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Thursday, September 30, 2010

Travel Jitters




In 3 weeks we leave for France to see Balika, Sven and their two girls. The plan is to fly from Kodiak to Paris, meet up with our prior babysitter, Hannah (She has been living in Germany for a year) have 1 day in Paris, then take the train to Southern France (Castelnaudary) and do a 1 week canal boat ride on a boat we've rented. The boat is a small one and Patrick and Sven will drive it down a canal with lots of locks. After the canal ride, we'll go to Barcelona for 4 days then fly out of Barcelona home.

This is my first time out of the country since we went to Costa Rica when Nora was 6 months old. And I"m nervous about it. Stuey is a definite 3.5 year old boy and the thought of being on an airplane for a seriously long 2 days gives me a small pit in the bottom of my stomach.I'm also nervous about the language differences and making our way around from train station to airport, etc. This is something Patrick is very confident about-PHEW. He speaks a small amount of French and is not concerned about making our way around in Paris. SO thats a relief.

I have to remember that the journey will be a big adventure for them AND us. New sights, sounds and smells (hopefully of chocolate croissants) around every corner. The big bonus on this trip is that there will be two wonderful girls close to Nora and Stuey's age they can play with.

I know once we're on our way-there will be no turning back and it will be a fun adventure!!

Zoya

Photos are from trips with the kids over the years.

Tuesday, September 28, 2010

Stormy Fall Weather & NO HEAT


It's getting to be fall - Termination dust on the mountains, temperatures in the 30's at night, and the lawn has finally stopped growing. All the cottonwoods are turning yellow and it seems we've gotten into the Fall weather pattern of a big storm every three or four days followed by clear windy weather. This year cool weather has been late arriving - I don't ever remember the hills around town staying so green so late. Patrick


NO HEAT
As of late, I'm on a mission to not turn on the heat.So far, we haven't turned it on. Not sure what has gotten into me this fall. I think if we can get by with little or no heat, then its energy cost savings.

Late last fall we had the windows replaced in our kitchen and last spring the windows in the back of the house replaced. Since this was done, our house is much less of a tent. Our kitchen warms up even without heat on-especially when food is on the stove or in the oven. And we spend most of our time in the kitchen, anyhow.

The key to doing "no heat" living is warm baths. I take one in the morning before getting ready and a really hot one right before bed. It doesn't have to be a long bath-even just 5-10 minutes does the job. Getting ready for bed in the cold bedroom then climbing into a cold bed is the part that is the hardest without heat. Something about being heated to the bone by the water keeps my body warm for several hours. And I sleep so much better, too with a bath before bed. Plus, Nora really enjoys the morning baths with me--she calls it her "mommy time".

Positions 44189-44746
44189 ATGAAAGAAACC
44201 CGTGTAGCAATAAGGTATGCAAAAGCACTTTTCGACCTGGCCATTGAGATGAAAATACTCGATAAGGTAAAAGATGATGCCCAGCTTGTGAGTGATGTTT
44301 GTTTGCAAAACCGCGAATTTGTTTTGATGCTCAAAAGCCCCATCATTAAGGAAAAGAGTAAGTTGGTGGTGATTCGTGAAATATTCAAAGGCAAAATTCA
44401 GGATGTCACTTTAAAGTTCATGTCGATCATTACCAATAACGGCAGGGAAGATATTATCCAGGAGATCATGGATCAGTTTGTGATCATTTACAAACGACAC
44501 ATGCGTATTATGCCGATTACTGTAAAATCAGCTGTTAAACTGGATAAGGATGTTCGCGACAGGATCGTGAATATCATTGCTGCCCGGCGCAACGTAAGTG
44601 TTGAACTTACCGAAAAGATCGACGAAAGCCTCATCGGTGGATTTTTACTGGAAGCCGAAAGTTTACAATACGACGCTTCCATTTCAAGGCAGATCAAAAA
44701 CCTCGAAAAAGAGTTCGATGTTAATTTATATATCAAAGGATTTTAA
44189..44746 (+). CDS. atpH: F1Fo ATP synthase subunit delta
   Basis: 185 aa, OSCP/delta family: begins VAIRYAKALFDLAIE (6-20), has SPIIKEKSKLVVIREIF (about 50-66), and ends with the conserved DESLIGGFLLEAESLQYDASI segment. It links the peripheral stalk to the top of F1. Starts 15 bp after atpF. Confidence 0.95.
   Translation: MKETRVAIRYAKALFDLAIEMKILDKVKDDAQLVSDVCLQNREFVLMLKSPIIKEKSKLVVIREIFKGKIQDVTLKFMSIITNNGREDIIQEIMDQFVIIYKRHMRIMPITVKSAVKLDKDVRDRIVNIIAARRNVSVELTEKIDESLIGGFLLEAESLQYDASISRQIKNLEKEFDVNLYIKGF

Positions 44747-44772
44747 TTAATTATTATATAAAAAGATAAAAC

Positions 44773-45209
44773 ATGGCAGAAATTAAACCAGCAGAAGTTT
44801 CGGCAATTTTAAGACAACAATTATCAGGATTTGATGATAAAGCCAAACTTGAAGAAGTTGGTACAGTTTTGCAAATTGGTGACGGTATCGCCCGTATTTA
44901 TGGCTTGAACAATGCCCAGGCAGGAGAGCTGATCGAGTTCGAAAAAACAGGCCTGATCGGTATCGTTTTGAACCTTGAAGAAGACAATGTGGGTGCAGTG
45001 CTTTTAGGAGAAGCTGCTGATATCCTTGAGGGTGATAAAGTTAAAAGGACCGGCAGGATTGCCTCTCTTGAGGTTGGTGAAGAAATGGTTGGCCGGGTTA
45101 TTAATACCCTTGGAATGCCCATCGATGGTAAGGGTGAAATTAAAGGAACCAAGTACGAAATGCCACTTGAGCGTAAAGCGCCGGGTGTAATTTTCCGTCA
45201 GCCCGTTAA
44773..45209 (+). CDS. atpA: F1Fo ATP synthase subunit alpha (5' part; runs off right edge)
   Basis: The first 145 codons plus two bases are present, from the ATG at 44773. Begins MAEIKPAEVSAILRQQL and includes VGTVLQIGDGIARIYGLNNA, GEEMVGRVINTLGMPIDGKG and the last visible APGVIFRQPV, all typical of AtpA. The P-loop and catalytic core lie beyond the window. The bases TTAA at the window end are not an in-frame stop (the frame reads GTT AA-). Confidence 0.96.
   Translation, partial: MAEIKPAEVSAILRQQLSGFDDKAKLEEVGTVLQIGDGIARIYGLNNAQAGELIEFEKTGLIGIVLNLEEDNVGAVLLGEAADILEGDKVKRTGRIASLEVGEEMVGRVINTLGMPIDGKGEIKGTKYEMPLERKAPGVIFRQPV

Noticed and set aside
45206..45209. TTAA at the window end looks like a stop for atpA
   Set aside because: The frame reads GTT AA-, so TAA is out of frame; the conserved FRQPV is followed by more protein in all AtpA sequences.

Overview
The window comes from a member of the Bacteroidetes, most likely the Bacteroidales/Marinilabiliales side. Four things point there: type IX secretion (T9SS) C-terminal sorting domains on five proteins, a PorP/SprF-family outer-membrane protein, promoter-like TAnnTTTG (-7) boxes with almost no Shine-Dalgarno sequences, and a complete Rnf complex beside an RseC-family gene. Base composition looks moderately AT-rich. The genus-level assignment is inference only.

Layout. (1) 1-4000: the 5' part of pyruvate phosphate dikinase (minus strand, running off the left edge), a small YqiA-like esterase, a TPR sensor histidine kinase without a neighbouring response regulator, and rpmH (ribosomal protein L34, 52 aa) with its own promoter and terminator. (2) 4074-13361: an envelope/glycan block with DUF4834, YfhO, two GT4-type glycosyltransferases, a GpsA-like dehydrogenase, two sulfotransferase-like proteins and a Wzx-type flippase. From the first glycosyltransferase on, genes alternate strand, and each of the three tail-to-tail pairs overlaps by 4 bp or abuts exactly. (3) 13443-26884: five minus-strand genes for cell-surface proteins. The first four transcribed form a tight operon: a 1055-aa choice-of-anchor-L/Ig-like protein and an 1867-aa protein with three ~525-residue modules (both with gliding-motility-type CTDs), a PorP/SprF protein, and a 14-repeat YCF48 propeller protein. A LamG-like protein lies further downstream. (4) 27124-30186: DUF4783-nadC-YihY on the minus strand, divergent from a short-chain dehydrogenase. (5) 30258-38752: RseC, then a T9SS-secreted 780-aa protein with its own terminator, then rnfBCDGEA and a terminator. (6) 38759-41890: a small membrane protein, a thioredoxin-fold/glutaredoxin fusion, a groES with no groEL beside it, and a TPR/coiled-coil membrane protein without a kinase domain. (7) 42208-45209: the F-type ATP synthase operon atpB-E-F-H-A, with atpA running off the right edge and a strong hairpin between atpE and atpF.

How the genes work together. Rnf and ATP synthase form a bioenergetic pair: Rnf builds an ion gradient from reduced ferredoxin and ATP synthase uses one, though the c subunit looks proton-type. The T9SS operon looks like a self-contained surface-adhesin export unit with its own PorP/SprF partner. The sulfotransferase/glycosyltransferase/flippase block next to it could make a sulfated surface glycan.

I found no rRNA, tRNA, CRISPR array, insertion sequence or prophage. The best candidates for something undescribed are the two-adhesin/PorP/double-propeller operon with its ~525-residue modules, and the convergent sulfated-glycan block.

Over the years, I have become more accustomed to a cooler house. When I first met Patrick, I remember insisting that the thermostat be at 70. I cringe when I think back to those days. Patrick must've been roasting.

Zoya

Monday, September 27, 2010

Kodiak's Roadsystem Buck to Doe Ratio




Yesterday Gregg and I went deer hunting on the Kodiak Roadsystem and saw around 30 deer. Sounds pretty good right? But they were all does and on the roadsystem you are only allowed to shoot bucks. So there were no dee for us to harvest.

To see so many does and so few bucks has become fairly typical on the Kodiak Road system and I think it is a result of the 'bucks only' harvest rule. Elsewhere on Kodiak you are allowed to hunt does after October 1rst, and up until about 10 years ago on the roadsystem you were allowed to harvest a doe during the last week of the season. It is over the last 10 years that the sex ratio on the roadsystem has become so skewed.

I believe that the new 'bucks only' rule is the cause of the problem. Just 4 or 5 years ago you could still find bachelor groups of bucks up in the high country on the roadsystem. But no more, in the last two years I have not seen a single bachelor group of 3 or more bucks. On average, these days when I am hunting the roadsystem, I generally see 15 to 20 does and fawns before I see a mature buck. That's why I was so devastated yesterday - after just 15 does and fawns I should have seen a big buck!

I gather that a skewed sex ratio hurts the chances of bucks surviving the winter. They get worn out servicing the does during the rut and then die during the winter. So the fewer bucks there are in relation to the does, the harder they have to work and the more likely they are to not make it through the winter. It is a self-accentuating feedback loop. And every year near Kodiak we are seeing fewer and fewer mature bucks. I actually think there are now not enough bucks to go around. These days does without a fawn are a common sight, and fawns are getting born late into early summer (rather than spring) because the rut has to last longer before bucks can get to all the does. Fawns born later in the year also have less of a chance to survive their first winter.